As if in partial illustration: Stefan submits this creepy illustration of blameshifting: - E-mail suggests government seeking to blame environmental groups


Rob Perkins said...

Stefan's article was interesting; the blame shifting is hardly going to stop.

I had occasion to sample about 15 minutes of right-wing talk radio today, going back and forth on errands. Snippets included callers pointing out the bit mentioned in Stefan's article; that the breached levees were all holding back Ponchartrain, and that no funding was provided there. They were also talking a bit too forgivingly about how "these things happen" to install people like Mike Brown as heads of organizations they have no real resume for.

But they also pointed out that part of the failure was probably due to the professional procedures in place: the Federal Government response was designed to move within 72 hours, which, they claim, it did. It's kind of heartening to hear Bush say that he takes responsibility for it, even if I'm not entirely sure what that means. I don't even know of any way to *test* the "repairs" he intends for FEMA et. al. without suffering through another urban-area disaster.

But the more I think about it, the more I tend to agree that with disasters on the scale of a cat-4 hurricane, especially when state lines are crossed the way Katrina did, there ought to be law, or at least reciprocity agreements, that the Feds are in charge. And we know now, thanks to Katrina, that we need more preparation on "who will lead" rather than waiting to see "who will step up".

I love the idea of an ear-ID camera... I was using that approach just yesterday, trying to figure out which child was in the picture I had in my hand.

Intrusion into privacy... I ranted about the SSN a while back, and DB mentioned that the SSN ought to be utterly safe from anything. I'd love to come up with ways to do that. Anyway, four days after ranting here my brother (a reputable dentist in the area) had his identity stolen and used to lift thousands of dollars of goods on instant credit in stores over 200 miles away.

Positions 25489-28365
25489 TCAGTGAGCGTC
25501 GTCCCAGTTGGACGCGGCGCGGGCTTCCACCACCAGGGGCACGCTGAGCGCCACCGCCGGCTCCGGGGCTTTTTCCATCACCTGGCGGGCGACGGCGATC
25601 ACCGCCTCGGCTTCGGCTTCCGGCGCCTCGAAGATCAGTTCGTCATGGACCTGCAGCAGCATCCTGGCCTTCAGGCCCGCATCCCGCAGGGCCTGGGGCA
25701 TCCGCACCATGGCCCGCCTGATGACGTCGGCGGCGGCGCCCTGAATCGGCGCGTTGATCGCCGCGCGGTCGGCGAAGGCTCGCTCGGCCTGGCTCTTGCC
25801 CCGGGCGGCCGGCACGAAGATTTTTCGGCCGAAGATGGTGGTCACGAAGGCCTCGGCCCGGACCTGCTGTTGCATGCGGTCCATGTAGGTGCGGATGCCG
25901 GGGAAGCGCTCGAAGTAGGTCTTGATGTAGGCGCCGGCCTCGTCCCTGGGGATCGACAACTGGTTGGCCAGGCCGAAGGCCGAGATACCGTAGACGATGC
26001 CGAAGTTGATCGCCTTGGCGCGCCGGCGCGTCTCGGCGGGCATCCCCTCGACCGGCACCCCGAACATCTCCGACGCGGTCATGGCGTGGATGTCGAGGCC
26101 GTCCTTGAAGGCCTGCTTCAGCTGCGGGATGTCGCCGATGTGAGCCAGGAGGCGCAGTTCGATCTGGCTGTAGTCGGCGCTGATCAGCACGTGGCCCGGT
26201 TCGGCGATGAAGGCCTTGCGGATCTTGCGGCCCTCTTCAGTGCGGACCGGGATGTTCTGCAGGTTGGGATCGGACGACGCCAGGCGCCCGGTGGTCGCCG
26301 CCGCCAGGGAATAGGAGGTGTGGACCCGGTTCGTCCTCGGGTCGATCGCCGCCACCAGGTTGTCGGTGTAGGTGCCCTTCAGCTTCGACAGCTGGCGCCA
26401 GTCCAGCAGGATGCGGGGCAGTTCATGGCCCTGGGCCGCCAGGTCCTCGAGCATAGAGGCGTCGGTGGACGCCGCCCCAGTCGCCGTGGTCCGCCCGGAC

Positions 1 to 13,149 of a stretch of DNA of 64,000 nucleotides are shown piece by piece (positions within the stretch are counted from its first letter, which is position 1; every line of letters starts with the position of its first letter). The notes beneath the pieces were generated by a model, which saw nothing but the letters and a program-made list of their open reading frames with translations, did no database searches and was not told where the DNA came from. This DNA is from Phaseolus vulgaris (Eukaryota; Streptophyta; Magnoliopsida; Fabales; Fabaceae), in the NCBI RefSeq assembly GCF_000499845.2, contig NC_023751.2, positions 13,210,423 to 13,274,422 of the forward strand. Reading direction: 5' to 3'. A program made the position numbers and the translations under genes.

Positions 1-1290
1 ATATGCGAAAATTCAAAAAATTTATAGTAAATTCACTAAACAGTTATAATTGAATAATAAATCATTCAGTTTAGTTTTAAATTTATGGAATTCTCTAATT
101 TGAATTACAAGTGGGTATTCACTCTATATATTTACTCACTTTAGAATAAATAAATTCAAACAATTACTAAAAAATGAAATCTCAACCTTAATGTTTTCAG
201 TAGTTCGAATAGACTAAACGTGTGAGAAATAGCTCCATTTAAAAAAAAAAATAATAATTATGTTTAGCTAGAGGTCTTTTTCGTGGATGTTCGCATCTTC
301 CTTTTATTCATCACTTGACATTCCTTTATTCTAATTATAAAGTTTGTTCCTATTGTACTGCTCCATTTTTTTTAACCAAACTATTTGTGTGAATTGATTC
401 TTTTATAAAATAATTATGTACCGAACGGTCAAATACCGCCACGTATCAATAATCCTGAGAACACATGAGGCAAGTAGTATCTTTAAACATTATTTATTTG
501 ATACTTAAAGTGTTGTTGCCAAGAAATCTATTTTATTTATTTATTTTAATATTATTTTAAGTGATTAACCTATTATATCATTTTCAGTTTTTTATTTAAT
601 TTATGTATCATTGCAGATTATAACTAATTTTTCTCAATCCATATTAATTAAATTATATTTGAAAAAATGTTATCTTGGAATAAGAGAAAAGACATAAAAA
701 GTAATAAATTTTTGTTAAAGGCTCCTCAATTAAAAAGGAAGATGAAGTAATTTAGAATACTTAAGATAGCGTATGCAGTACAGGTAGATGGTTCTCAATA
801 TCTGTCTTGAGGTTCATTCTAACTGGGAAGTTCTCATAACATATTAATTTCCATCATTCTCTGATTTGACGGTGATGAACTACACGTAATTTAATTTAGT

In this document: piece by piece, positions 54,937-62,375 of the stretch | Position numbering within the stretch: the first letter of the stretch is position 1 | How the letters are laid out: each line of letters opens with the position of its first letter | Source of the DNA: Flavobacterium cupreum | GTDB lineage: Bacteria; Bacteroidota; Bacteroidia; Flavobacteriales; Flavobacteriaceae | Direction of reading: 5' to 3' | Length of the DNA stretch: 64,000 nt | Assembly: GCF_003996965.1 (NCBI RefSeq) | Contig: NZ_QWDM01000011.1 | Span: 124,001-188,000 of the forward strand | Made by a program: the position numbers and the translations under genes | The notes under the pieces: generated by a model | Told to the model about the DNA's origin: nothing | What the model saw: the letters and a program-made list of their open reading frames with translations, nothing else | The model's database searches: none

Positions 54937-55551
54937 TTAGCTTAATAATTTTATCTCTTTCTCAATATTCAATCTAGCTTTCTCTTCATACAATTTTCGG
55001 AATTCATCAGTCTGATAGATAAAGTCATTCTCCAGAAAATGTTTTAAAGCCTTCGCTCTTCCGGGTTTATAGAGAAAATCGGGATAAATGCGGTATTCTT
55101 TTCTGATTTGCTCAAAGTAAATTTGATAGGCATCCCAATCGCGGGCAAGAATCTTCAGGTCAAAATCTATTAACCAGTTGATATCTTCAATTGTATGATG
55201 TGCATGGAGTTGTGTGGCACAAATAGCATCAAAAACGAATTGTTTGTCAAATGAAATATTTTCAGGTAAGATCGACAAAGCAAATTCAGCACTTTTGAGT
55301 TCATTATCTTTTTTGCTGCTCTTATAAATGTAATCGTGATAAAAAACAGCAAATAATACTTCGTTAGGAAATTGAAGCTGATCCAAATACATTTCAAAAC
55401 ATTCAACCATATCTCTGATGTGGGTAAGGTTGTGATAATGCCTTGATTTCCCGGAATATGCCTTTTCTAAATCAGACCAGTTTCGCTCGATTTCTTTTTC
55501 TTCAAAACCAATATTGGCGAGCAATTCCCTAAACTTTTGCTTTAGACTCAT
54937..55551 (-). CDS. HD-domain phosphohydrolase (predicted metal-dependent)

Until knowing that body of information is safe from fiscal predators like the thief who took my brother's good name, I don't see how privacy concerns are going to evaporate.

And to think... *all it would take* (IMO) is for the credit bureaus to permit consumers to set a password, and change it as frequently as once a day, which creditors would have to provide in order to get a report. No password = 7 day wait or some such for credit approval. Typical secret-key stuff... not difficult at all...

Under such a scenario I'd never have a problem giving out otherwise private info.

W.B. Reeves said...

Re: The blame the environmentalists strategy.

This meme was first floated last week on a "conservative" blog, Professor Bainbridge. Working off an LA Times piece, the Professor baldly asserted that the NOLA flooding was the direct responsibility of the environmental group, Save the Wetlands. The basis for this charge was a 30 year old lawsuit against the Army Corps of Engineers. In Dispute was a project to build flood gates on the seaward side of Lake Ponchartrain. The Judge in the case ruled against the Corps., issuing an injunction. The Corps. never appealed.

The meme was quickly picked up by such journalistic lights as Michele Malkin and passed around the rightward side of the blogosphere. An examination of the Times article reveals that this isn't quite the smoking gun that some would like it to be. A spokesman for the Corps. is quoted as saying that the floodgates wouldn't have prevented the Katrina disaster.

Interesting that the current regime in DC is apparently searching high and low for more ammunition for this line of argument.